"Ich bin nicht gut genug" oder das Hochstapler-Syndrom

The term "high-stapler syndrome" (original: impostor phenomenon) was first introduced in 1978 in an article by Pauline R. Clance and Suzanne A. Imes. They observed that many very successful women believe that they are not particularly intelligent and that they were overestimated by others.

People who are affected by this phenomenon are often plagued by fear of failure and great self -doubt in terms of their own achievements and skills.

Instead of recognizing your own services, you attribute your success to factors such as happiness or chance, factors that you have no influence on.

In order to compensate for doubts about their own abilities, people have developed certain mechanisms: they present high demands on themselves and make great goals, they do not treat themselves to any breaks and end up in burnout. Some also develop sleep disorders.

You want to suggest that you make progress and know what you are doing - and you would like to believe it yourself.

Many people think that the impostor syndrome describes a person who says a lot but does nothing. But behind the term is exactly the opposite. Despite the outstanding performance and permanent praise of colleagues and friends, the person has an affected self-doubt. He/She is afraid that someone could uncover their - subjectively felt - inability and justify success with external effects or lucky coincidence.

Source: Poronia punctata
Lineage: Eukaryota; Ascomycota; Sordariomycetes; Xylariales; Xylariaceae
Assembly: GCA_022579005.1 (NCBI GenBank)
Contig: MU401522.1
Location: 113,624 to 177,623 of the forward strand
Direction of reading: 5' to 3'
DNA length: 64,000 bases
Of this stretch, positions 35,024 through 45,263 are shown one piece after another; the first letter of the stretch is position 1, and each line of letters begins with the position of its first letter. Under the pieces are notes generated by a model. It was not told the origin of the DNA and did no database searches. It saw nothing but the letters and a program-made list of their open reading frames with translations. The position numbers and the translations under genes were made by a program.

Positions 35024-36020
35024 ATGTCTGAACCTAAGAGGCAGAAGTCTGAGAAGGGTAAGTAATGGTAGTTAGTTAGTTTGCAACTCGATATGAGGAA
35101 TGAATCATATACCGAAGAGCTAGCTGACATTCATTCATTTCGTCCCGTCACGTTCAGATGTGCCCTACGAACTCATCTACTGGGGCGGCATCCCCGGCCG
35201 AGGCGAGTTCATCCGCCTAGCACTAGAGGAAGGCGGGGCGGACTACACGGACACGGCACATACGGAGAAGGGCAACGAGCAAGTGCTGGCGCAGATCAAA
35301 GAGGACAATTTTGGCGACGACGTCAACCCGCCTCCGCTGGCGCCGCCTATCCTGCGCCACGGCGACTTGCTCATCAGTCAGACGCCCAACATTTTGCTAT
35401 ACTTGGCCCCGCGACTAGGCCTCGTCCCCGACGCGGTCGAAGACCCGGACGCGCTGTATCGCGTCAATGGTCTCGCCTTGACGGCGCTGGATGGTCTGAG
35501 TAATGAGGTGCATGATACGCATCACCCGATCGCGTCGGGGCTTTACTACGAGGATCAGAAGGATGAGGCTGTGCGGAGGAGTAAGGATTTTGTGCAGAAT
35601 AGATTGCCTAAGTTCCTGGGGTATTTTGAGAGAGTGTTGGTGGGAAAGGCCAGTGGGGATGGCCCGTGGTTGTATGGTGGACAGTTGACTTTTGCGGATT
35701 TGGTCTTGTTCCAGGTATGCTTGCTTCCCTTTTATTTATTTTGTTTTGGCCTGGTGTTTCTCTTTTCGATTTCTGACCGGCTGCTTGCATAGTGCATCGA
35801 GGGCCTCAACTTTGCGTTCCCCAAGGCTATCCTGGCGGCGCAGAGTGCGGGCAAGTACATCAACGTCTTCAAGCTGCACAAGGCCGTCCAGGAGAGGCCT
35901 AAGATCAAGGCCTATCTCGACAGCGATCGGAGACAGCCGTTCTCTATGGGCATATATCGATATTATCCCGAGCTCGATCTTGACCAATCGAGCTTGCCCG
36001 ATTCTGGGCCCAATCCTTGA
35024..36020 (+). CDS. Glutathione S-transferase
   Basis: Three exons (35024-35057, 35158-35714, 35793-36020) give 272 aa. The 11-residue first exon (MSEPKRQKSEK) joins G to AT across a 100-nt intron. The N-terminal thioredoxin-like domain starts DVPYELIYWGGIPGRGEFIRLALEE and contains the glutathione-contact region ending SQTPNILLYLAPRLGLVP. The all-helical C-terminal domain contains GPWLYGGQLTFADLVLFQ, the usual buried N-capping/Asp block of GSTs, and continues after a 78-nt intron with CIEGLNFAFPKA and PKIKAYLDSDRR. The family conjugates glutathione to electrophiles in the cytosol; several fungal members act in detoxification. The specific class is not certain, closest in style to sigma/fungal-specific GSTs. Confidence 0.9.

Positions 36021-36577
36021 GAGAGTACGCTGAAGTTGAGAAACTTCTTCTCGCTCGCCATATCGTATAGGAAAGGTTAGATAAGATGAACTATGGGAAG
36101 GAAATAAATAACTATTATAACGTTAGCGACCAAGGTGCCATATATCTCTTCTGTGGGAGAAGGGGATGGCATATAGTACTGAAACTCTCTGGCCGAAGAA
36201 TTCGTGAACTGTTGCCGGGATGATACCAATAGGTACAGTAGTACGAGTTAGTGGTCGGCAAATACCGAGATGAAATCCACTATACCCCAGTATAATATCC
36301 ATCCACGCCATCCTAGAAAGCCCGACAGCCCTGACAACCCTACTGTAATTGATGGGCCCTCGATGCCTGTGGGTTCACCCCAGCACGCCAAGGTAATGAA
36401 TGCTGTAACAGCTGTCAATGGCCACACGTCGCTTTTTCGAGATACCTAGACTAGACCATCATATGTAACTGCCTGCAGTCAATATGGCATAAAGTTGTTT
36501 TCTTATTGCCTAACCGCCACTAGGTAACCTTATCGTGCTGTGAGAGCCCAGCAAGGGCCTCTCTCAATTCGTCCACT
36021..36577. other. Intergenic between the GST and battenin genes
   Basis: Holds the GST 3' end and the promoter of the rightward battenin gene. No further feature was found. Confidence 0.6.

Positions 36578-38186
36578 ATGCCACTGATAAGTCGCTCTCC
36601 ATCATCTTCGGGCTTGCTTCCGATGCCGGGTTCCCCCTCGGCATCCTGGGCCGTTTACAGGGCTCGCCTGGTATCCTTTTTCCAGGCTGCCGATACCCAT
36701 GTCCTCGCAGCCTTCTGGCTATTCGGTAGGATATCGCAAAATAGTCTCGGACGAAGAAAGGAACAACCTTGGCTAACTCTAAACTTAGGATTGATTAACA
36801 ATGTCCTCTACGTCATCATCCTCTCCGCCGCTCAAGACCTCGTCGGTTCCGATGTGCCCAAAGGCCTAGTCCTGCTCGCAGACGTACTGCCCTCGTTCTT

The psychologists suspect the origin of syndrome in childhood. Children whose parents could not convey enough self -esteem often develop the assumption that they can only acquire love and recognition through performance. This causes pressure, accompanied by fear of failure.

People that are affected suffer a lot. They are afraid of being exposed. Sometimes impostor personalities reject new challenges or cancel their current position.

How to counteract the syndrome:

1. To recognize that it exists (therapy or coaching).

2. Start a new work/job without studying it. According to the principle of "learning by doing". Soft skills and adaptation skills are sometimes more important than expertise or study.

3. Writing Therapy. This allows the person to organize their thoughts better. As soon as she can see her success, instead of just evaluating them internally in the head, she is better able to realistically evaluate these successes.

Written by Mara Schär

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